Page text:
“Los Angeles is a beautifully wrapped lie”
Tangerine is a rather interesting comedy that is very reminiscent of Robert Altman’s ensemble comedies of the 1970’s. The film’s writing is especially intelligent given the contemporary issues it addresses, such as: transgendered women, prostitution, the entertainment industry and how it affects the lower class. Most of these issues are not directly addressed; they are represented in very minute but profound ways. While I really appreciated a lot of the concepts within the writing and a lot of the directorial choices, I did not enjoy this film as much as I had hoped to.
Two transgender “working girls”, Sin-Dee and Alexandra (played by transgender actresses Kitana Kiki Rodriguez and Mya Taylor, respectively), live out an eventful Christmas Eve in the hot Los Angeles sun. Sin-Dee, having just been released from prison, discovers her boyfriend (James Ransone) has cheated on her and decides to take matters into her own hands. Meanwhile, Alexandra desperately tries to recruit audience members for her performance the same evening. Finally, Razmik (Karren Karagulian), an Armenian cab driver who has a crush on the girls, sacrifices a family dinner to be involved in the heated climax.
Tangerine was made in collaboration with Duplass Brothers Productions, a fact that turned me onto the film in the first place. I have been a huge fan of the Duplass brothers ever since their film The Puffy Chair, and even though they are only credited as executive producers, certain elements of the film definitely feel as if they have a Duplass touch. This can primarily be attributed to the amount of tension in the climax of the film. However, I have very mixed feelings about the film which prevent me from deciding whether I actually like it or not. On one hand, the film very intelligently and coherently nods to a theme that “nothing is as it seems”. On the other hand, it lacks a great deal of substance.
In regards to the theme of “nothing is as it seems”, the quote above is an excellent representation of what the film is. Los Angeles is, for the sake of argument, a nicely wrapped lie. Hollywood is the land of show business, promising the good life to all who enter. However, this film shows us the underbelly of that beautiful promise. Transgendered women also can be included in the theme of things are not as they seem, as well as the Armenian family man who can only derive sexual pleasure from engaging in sexual activities with them.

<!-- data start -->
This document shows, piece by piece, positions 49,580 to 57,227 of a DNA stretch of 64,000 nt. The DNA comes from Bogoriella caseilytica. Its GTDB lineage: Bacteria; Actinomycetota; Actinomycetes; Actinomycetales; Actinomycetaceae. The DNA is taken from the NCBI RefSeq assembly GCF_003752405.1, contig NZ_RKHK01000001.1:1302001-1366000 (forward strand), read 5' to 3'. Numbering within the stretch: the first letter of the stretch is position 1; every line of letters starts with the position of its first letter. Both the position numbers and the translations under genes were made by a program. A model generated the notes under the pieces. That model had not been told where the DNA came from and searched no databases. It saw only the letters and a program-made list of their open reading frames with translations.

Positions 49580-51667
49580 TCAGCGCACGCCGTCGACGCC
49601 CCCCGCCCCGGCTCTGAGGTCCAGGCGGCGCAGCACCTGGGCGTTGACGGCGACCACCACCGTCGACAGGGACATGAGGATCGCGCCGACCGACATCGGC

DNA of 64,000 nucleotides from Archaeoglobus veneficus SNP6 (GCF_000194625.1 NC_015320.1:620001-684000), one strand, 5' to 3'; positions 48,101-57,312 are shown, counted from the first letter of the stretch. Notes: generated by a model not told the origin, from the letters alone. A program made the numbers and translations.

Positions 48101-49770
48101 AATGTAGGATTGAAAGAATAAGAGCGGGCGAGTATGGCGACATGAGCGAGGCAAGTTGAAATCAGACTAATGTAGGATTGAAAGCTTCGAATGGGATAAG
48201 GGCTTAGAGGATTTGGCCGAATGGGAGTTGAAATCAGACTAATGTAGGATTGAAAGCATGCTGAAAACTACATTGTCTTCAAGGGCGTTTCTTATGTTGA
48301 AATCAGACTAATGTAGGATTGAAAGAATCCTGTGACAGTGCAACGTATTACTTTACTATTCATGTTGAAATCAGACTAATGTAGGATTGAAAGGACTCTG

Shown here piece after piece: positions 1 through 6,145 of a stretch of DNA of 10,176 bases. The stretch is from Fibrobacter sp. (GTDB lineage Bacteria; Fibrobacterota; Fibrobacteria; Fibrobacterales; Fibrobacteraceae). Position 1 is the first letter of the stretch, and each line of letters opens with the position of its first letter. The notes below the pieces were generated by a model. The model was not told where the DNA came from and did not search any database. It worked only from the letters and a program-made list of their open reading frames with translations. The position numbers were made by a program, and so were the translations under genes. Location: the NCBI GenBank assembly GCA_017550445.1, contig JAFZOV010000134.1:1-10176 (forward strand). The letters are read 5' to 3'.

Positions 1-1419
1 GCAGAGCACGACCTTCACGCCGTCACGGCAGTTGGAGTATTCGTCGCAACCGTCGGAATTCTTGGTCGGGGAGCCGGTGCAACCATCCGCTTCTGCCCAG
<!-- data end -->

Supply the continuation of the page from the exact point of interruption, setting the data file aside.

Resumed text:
However, I believe the larger point encompassing the entire film is that, to this underground, everything is as it seems. At one point in the film, the cab driver Razmik invites a prostitute in his car, but chases her out upon learning that she is not transgender. For Razmik, transgender is the norm, placing the “hetero-normative” prostitute among the people believing in the beautifully wrapped lie. As a matter of fact, it would seem that residents of the underground are completely unaware of the “lie” that the majority speaks of. By spending a good majority of the time with Sin-Dee and Alexandra as they interact with other prostitutes and drug addicts, you begin to sympathize, and subsequently synthesize, with the underground beneath the beautiful wrapping paper. The fact that the film cast actual transgendered actresses, as opposed to actresses roleplaying transgendered women, really emphasizes that message.
Where I love the film for being a conduit for complicating the hetero-normativity of Hollywood, I just can’t fall in love with it as an actual film. The alternating storylines were an excellent directorial choice, but the stories themselves dragged on and on and consisted of rather weak character development. Each character had a single defining trait throughout the film, and those traits were never challenged until the very end. So rather than watching characters develop over time, you watch characters act the same way throughout the film (the main duo’s mannerisms do become quite annoying), and their change happens almost immediately with no consequence.
The film itself looks absolutely gorgeous. A lot of great handheld work by cinematographers Sean Baker and Radium Cheung; it was probably my favorite part of the movie. Also, an excellent performance by Jason Ransone, as I believe he was the funniest character. Overall, I really loved how the film made me think critically about the characters. I was just very disappointed that the characters themselves were not very complex, given how they were written to develop.